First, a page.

GOP letter hints at strategies to fight SEC climate rule

Senate Banking Committee members did not like SEC Chair Gary Gensler's response to an inquiry

Senate Republicans appear to be gearing up for a prolonged fight against the SEC’s proposed climate disclosure rule for publicly traded companies.

This week, a group on the Senate Banking Committee penned a caustic letter to SEC Chair Gary Gensler, asking that the regulator preserve its communications related to developing the proposal. More tellingly, the committee Republicans cited the recent US Supreme Court ruling in West Virginia’s lawsuit against the Environmental Protection Agency, stating that “that the executive branch and its agencies, including financial regulators, cannot use creative, new interpretations of existing law to pretend they have legal authority to support sweeping policy changes that Congress never intended.”

The letter came in response to Gensler’s answers to an inquiry that members of the banking committee made in June.

“There has never been any doubt in my mind that this regulation, once promulgated, is headed straight to litigation,” said Amy Greer, co-chair of Baker McKenzie’s North America financial regulation and enforcement practice.

“The senators are threatening the [recent] Supreme Court decision, but they’re evaluating this in a number of different ways,” Greer said. That could include assisting in an eventual legal action

“They’ll throw the book at them. They’ll raise every possible issue,” she said. “The current Supreme Court view on the jurisdiction of executive agencies and the scope of that decision is really front and center right now.”

Depending on the facts raised and the judge presiding over the case, “the decision is going to be a problem,” Greer said.

For or against

The broad arguments either for or against the SEC’s proposed rule, which would require publicly listed entities to disclose their greenhouse gas emissions, are based in part on the interpretation of materiality.

Supporters of the proposal have contended that emissions profiles are often financially material, but opponents have clearly argued otherwise.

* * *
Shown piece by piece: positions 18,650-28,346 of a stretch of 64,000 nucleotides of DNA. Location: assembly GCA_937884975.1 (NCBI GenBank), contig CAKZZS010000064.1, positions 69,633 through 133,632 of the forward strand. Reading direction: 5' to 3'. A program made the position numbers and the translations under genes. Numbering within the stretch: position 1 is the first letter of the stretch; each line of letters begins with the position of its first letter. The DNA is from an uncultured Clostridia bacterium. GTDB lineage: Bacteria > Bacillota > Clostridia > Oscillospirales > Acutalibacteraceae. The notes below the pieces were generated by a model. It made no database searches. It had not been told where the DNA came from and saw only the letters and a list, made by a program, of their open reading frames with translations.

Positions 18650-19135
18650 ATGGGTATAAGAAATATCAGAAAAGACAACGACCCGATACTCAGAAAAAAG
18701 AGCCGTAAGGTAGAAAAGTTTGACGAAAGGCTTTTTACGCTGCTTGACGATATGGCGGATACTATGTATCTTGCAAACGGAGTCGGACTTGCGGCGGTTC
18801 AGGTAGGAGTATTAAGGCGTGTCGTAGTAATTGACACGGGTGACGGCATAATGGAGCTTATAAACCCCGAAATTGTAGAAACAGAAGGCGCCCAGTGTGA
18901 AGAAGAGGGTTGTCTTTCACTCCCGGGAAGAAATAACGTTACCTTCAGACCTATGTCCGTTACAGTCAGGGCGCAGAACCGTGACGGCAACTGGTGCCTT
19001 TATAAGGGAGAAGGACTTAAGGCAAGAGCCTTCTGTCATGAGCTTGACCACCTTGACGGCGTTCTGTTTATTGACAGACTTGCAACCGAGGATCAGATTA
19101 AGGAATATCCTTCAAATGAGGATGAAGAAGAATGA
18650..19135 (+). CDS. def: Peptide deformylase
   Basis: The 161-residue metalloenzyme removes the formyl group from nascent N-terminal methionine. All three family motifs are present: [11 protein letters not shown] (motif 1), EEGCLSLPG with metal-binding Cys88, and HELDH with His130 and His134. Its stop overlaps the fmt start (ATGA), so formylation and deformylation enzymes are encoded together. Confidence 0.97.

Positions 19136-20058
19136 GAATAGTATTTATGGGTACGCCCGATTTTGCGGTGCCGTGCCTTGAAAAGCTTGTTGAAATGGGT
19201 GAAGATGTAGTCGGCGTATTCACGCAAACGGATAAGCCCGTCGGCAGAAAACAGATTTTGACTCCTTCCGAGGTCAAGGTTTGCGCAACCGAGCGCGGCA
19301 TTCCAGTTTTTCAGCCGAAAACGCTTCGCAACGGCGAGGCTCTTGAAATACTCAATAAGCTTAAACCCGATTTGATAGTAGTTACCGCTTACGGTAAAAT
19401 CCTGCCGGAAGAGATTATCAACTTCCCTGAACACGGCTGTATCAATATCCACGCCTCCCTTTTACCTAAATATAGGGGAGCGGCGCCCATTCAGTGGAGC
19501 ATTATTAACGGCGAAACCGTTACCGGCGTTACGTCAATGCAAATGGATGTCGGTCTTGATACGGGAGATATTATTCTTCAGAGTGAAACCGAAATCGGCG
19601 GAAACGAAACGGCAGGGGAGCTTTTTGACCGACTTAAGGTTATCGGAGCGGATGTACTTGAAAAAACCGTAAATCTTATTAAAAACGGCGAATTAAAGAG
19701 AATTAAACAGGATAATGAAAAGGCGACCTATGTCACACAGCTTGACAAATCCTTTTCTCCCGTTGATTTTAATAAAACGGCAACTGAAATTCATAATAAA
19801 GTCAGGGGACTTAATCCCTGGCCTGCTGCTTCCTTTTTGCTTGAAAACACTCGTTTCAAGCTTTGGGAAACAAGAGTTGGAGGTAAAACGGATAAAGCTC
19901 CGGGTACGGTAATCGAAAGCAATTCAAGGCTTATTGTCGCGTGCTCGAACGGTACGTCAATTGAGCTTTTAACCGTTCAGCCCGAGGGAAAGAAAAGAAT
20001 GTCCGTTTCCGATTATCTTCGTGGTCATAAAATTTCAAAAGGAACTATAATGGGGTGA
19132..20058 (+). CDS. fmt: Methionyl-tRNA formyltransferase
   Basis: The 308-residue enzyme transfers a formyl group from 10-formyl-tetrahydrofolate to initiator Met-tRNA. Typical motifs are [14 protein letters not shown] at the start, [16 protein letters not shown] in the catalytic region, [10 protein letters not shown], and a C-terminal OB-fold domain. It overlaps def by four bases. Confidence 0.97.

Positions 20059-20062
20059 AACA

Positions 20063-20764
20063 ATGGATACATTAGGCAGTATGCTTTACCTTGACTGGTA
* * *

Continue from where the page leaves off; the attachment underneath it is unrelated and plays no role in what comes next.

In their initial letter to Gensler, the Senate Banking Committee Republicans wrote that “almost none of [a company’s global warming data] is material to a business’s finances.” The Republicans criticized the SEC for crafting a rule whose alleged purpose is primarily to address climate change. They said the proposal would hurt “the entire US economy” and could have an adverse effect on energy prices.

However, the SEC’s proposal itself would not require oil companies or other carbon-intensive businesses to change their ways – it would make them communicate more information and potential risks to investors. Financial services companies generally have supported the proposal.

“This will play out against a marketplace … where corporations continue to put out this information in an unregulated way. And the SEC’s view is that they have to have a role in regulating and structuring that information to make it meaningful for investors,” Greer said. “It’s clear that the market has decided that investors want this information.”

Broader fight

The new criticisms come amid what appears to be a loose campaign against financial regulations that have any bearing on climate change – part of a wider conservative rally against “wokism.”

Some states, for example, have proposed or passed laws that could blacklist asset managers that have products that avoid investing in fossil fuels. A Texas law is seeking to prevent such financial services companies from managing any public money.

This month, House Republicans tried, unsuccessfully to have a rider added to an appropriations bill that would have blocked funding associated with the SEC’s proposed climate disclosure rule.

A House Financial Services subcommittee hearing on Tuesday also highlighted the tenor of GOP views about the SEC’s ESG oversight. The agency’s director of enforcement, Gurbir Grewal, was grilled by Republicans over enforcement actions that revolved around ESG.

Information request

Republicans took issue with Gensler’s response to their inquiry, accusing the SEC of dodging questions and lacking transparency about its records retention practices. The SEC response came two weeks after a deadline the banking committee members had requested, they said in the recent letter, calling Gensler’s comments “unacceptable.”

“We asked only a few simple and straightforward questions, including questions that should result in simple ‘yes’ or ‘no’ answers such as: ‘Has the SEC considered the impact that the proposed climate disclosure rule would have on energy prices and any other costs associated with the rule?’; and ‘Has the SEC coordinated with any other Federal agencies on the policies contained in the proposed climate disclosure rule?’” the committee members wrote.

In response, Gensler noted that the SEC’s Division of Corporation Finance staff would be available for a briefing to answer the committee’s questions. He also cited federal records retention laws that apply to the SEC.

“This question of documents has more to do with the typical challenge to SEC rulemaking, which is, ‘Have you followed all of the appropriate steps?’” Greer said. “Have you considered all of the appropriate stakeholders? Have you dotted all the i’s and crossed all of the t’s – and can you prove it?”